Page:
Every day, Watch This offers staff recommendations inspired by a new movie coming out that week. This week: With Jessica Hausner’s peculiar period piece Amour Fou coming to theaters, we extend our hand to other 19th-century romances.

Impromptu (1991)

Baroness Amantine-Lucile-Aurore Dupin, better known to posterity as the novelist George Sand, refused to be confined by the gender conventions of her era. In addition to using a male pseudonym, she regularly dressed in men’s clothing, both because she found it more comfortable and because it allowed her to infiltrate venues that barred women. She also openly smoked, at a time when the very idea of women doing something as vulgar as smoking was considered unthinkable. In short, she’s a fantastic subject for a biopic, and it’s surprising that so few have been made. Impromptu (1991), written by Sarah Kernochan (9½ Weeks, Sommersby) and directed by her husband, longtime Sondheim collaborator James Lapine, chronicles Sand’s tumultuous romance with composer Frédéric Chopin, which lasted from 1837 to 1847. The film is far too goofy to qualify as a proper biopic, but that’s all for the best, frankly—what it lacks in historical accuracy and insight, it more than makes up in laughs.

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Lapine’s smartest move as director was casting Judy Davis as Sand, at the height of her powers. (Her indelible performance in Woody Allen’s Husbands And Wives came out the following year.) Davis throws herself headfirst into the role, charging recklessly into scenes and lashing out, either with ardor or with anger, at virtually everyone who comes within range. It’s an impressive ensemble: Mandy Patinkin as Alfred De Musset, an earlier Sand conquest (depicted here as still hopelessly smitten with her); Bernadette Peters as the hilariously snobby Marie D’Agoult, who also wrote using a male pseudonym—hers was, believe it or not, Daniel Stern; Julian Sands as composer Franz Liszt; and Emma Thompson as a starstruck duchess who regrets her decision to invite many of Europe’s literary giants to stay at her home for the summer. The diciest casting choice was Hugh Grant as Chopin, but he manages to scale back his usual floppy-haired charm (though his hair is pretty damn floppy—he was only 31) and play the role as written: sickly and depressive, no match at all for his lover’s ferocious energy. But Impromptu ultimately belongs to Davis, who invests Sand with so much wild vitality that the character transcends gender.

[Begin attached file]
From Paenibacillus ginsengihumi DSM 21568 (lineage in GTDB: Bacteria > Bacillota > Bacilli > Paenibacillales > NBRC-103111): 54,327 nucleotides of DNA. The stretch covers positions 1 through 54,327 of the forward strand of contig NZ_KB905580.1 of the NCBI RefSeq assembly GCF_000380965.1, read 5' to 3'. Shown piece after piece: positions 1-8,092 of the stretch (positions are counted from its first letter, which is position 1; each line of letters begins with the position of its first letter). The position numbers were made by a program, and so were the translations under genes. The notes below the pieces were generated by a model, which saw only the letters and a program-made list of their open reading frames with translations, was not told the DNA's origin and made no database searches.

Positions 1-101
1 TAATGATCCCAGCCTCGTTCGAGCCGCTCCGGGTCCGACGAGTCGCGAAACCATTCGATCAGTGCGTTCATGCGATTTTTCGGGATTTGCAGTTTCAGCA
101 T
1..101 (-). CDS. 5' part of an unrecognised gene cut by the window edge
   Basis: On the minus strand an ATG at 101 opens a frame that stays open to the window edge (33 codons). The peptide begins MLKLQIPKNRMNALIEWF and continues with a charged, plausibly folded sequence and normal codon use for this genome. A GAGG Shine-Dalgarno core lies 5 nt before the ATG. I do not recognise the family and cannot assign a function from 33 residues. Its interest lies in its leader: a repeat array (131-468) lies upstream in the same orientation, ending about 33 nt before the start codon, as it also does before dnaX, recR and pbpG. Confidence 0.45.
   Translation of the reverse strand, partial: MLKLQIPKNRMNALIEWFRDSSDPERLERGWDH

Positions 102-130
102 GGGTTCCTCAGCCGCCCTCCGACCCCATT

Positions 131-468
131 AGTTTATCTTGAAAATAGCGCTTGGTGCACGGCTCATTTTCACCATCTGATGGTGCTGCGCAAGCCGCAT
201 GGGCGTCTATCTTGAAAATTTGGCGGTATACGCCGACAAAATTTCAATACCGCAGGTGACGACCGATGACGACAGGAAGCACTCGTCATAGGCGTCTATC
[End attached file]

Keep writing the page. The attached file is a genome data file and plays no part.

Availability: Impromptu is available on DVD through Netflix or possibly your local video store/library. The film can also be rented or purchased (though only in standard definition, sadly) from Amazon.

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